Advertisement

Clinical Autonomic Research

, Volume 27, Issue 3, pp 157–165 | Cite as

Neural control of blood pressure in women: differences according to age

  • Ana B. PeinadoEmail author
  • Ronee E. Harvey
  • Emma C. Hart
  • Nisha Charkoudian
  • Timothy B. Curry
  • Wayne T. Nicholson
  • B. Gunnar Wallin
  • Michael J. Joyner
  • Jill N. Barnes
Research Article

Abstract

Purpose

The blood pressure “error signal” represents the difference between an individual’s mean diastolic blood pressure and the diastolic blood pressure at which 50% of cardiac cycles are associated with a muscle sympathetic nerve activity burst (the “T50”). In this study we evaluated whether T50 and the error signal related to the extent of change in blood pressure during autonomic blockade in young and older women, to study potential differences in sympathetic neural mechanisms regulating blood pressure before and after menopause.

Methods

We measured muscle sympathetic nerve activity and blood pressure in 12 premenopausal (25 ± 1 years) and 12 postmenopausal women (61 ± 2 years) before and during complete autonomic blockade with trimethaphan camsylate.

Results

At baseline, young women had a negative error signal (−8 ± 1 versus 2 ± 1 mmHg, p < 0.001; respectively) and lower muscle sympathetic nerve activity (15 ± 1 versus 33 ± 3 bursts/min, p < 0.001; respectively) than older women. The change in diastolic blood pressure after autonomic blockade was associated with baseline T50 in older women (r = −0.725, p = 0.008) but not in young women (r = −0.337, p = 0.29). Women with the most negative error signal had the lowest muscle sympathetic nerve activity in both groups (young: r = 0.886, p < 0.001; older: r = 0.870, p < 0.001).

Conclusions

Our results suggest that there are differences in baroreflex control of muscle sympathetic nerve activity between young and older women, using the T50 and error signal analysis. This approach provides further information on autonomic control of blood pressure in women.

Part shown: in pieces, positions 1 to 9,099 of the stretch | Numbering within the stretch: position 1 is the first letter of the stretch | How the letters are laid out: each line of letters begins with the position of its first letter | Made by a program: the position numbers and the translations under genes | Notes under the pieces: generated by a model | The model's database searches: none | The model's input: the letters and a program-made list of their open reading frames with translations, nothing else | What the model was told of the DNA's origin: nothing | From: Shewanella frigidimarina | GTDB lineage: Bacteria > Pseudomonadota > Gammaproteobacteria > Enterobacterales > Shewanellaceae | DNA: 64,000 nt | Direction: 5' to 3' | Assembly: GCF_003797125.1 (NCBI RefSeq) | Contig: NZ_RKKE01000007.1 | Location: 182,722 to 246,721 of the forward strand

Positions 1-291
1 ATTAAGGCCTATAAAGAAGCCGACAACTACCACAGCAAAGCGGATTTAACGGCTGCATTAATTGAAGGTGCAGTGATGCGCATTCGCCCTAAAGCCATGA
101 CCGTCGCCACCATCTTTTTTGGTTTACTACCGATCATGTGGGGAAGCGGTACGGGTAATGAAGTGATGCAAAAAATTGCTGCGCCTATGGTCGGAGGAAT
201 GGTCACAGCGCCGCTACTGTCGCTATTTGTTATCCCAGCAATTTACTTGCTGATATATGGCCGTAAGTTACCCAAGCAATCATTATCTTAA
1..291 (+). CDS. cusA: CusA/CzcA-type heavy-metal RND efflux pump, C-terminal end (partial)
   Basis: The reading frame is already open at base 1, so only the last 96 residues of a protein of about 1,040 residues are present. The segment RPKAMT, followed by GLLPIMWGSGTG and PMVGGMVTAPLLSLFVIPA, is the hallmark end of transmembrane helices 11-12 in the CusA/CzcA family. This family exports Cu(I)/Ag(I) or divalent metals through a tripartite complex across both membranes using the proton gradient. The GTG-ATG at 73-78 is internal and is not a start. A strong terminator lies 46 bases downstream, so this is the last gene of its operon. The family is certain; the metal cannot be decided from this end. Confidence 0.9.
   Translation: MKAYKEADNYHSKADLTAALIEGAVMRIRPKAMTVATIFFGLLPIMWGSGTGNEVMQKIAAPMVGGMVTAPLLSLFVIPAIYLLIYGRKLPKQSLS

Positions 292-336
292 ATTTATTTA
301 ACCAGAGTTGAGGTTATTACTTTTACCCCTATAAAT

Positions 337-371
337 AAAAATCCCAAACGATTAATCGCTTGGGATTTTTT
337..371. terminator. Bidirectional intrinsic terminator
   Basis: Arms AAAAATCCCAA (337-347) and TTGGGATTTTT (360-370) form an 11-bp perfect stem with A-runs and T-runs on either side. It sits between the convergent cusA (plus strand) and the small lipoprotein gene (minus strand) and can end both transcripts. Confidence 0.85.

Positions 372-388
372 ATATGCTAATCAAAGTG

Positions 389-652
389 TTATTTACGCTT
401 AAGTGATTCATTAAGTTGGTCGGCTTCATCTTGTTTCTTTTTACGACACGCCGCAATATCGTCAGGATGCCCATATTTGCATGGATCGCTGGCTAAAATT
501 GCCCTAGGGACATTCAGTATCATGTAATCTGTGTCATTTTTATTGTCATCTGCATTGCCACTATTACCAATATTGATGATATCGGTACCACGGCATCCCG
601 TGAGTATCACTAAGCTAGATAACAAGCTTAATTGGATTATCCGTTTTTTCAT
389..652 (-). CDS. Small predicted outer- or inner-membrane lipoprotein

Keywords

Aging Baroreflex function Menopause Sympathetic nerve activity 

Notes

Acknowledgements

We thank Shelly Roberts, Sarah Wolhart, Luke Matzek, Alexander Allen, Casey Hines, Pamela Engrav, Nancy Meyer, and Christopher Johnson for their continued assistance throughout the project.

Compliance with ethical standards

Grants

This work was supported by National Institutes of Health grants RR024150 (Center for Translational Science Activities), AG038067 (Jill N. Barnes), HL083947 (B. Gunnar Wallin, Nisha Charkoudian, Michael J. Joyner), American Heart Association grant 2170087 (Emma C. Hart) and Mobility Grant Abroad “José Castillejo” for Young PhD CAS14/00239 (Ana B. Peinado).

Conflict of interest

No conflicts of interest, financial or otherwise, are declared by the authors.

References

  1. 1.
    Burt VL, Whelton P, Roccella EJ, Brown C, Cutler JA, Higgins M, Horan MJ, Labarthe D (1995) Prevalence of hypertension in the US adult population. Results from the Third National Health and Nutrition Examination Survey, 1988–1991. Hypertension 25(3):305–313CrossRefPubMedGoogle Scholar
  2. 2.
    Narkiewicz K, Phillips BG, Kato M, Hering D, Bieniaszewski L, Somers VK (2005) Gender-selective interaction between aging, blood pressure, and sympathetic nerve activity. Hypertension 45(4):522–525CrossRefPubMedGoogle Scholar
  3. 3.
    Mercuro G, Podda A, Pitzalis L, Zoncu S, Mascia M, Melis GB, Rosano GM (2000) Evidence of a role of endogenous estrogen in the modulation of autonomic nervous system. Am J Cardiol 85(6):787–789CrossRefPubMedGoogle Scholar
  4. 4.
    Hart EC, Charkoudian N, Wallin BG, Curry TB, Eisenach J, Joyner MJ (2011) Sex and ageing differences in resting arterial pressure regulation: the role of the beta-adrenergic receptors. J Physiol 589(Pt 21):5285–5297CrossRefPubMedPubMedCentralGoogle Scholar
  5. 5.
    Saleh MC, Connell BJ, Saleh TM (2000) Medullary and intrathecal injections of 17 beta-estradiol in male rats. Brain Res 867(1–2):200–209CrossRefPubMedGoogle Scholar
  6. 6.
    Saleh TM, Connell BJ (2000) 17 beta-estradiol modulates baroreflex sensitivity and autonomic tone of female rats. J Auton Nerv Syst 80(3):148–161CrossRefPubMedGoogle Scholar
  7. 7.
    Minson CT, Halliwill JR, Young TM, Joyner MJ (2000) Influence of the menstrual cycle on sympathetic activity, baroreflex sensitivity, and vascular transduction in young women. Circulation 101(8):862–868CrossRefPubMedGoogle Scholar
  8. 8.
    Harvey RE, Barnes JN, Charkoudian N, Curry TB, Eisenach JH, Hart EC, Joyner MJ (2014) Forearm vasodilator responses to a beta-adrenergic receptor agonist in premenopausal and postmenopausal women. Physiol Rep 2(6):1–6CrossRefGoogle Scholar
  9. 9.
    Moreau KL, Donato AJ, Tanaka H, Jones PP, Gates PE, Seals DR (2003) Basal leg blood flow in healthy women is related to age and hormone replacement therapy status. J Physiol 547(Pt 1):309–316CrossRefPubMedGoogle Scholar
  10. 10.
    Barnes JN, Hart EC, Curry TB, Nicholson WT, Eisenach JH, Wallin BG, Charkoudian N, Joyner MJ (2014) Aging enhances autonomic support of blood pressure in women. Hypertension 63(2):303–308CrossRefPubMedGoogle Scholar
  11. 11.
    Hart EC, Joyner MJ, Wallin BG, Karlsson T, Curry TB, Charkoudian N (2010) Baroreflex control of muscle sympathetic nerve activity: a nonpharmacological measure of baroreflex sensitivity. Am J Physiol Heart Circ Physiol 298(3):H816–H822CrossRefPubMedGoogle Scholar